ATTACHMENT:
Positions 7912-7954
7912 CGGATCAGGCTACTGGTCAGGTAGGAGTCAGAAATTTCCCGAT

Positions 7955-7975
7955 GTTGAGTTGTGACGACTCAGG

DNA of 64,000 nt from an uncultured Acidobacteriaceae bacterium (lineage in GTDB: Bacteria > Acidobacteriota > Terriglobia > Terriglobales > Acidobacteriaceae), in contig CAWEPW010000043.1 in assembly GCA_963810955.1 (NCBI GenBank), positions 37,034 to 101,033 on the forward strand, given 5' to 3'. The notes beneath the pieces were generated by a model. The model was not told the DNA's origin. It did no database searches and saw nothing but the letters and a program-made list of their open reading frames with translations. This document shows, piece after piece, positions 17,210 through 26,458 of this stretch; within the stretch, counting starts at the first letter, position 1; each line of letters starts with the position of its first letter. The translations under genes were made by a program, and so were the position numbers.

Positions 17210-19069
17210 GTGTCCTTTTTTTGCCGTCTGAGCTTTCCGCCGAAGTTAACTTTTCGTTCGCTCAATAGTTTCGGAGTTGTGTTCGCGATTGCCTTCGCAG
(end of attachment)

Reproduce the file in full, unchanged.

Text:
Positions 7912-7954
7912 CGGATCAGGCTACTGGTCAGGTAGGAGTCAGAAATTTCCCGAT

Positions 7955-7975
7955 GTTGAGTTGTGACGACTCAGG

DNA of 64,000 nt from an uncultured Acidobacteriaceae bacterium (lineage in GTDB: Bacteria > Acidobacteriota > Terriglobia > Terriglobales > Acidobacteriaceae), in contig CAWEPW010000043.1 in assembly GCA_963810955.1 (NCBI GenBank), positions 37,034 to 101,033 on the forward strand, given 5' to 3'. The notes beneath the pieces were generated by a model. The model was not told the DNA's origin. It did no database searches and saw nothing but the letters and a program-made list of their open reading frames with translations. This document shows, piece after piece, positions 17,210 through 26,458 of this stretch; within the stretch, counting starts at the first letter, position 1; each line of letters starts with the position of its first letter. The translations under genes were made by a program, and so were the position numbers.

Positions 17210-19069
17210 GTGTCCTTTTTTTGCCGTCTGAGCTTTCCGCCGAAGTTAACTTTTCGTTCGCTCAATAGTTTCGGAGTTGTGTTCGCGATTGCCTTCGCAG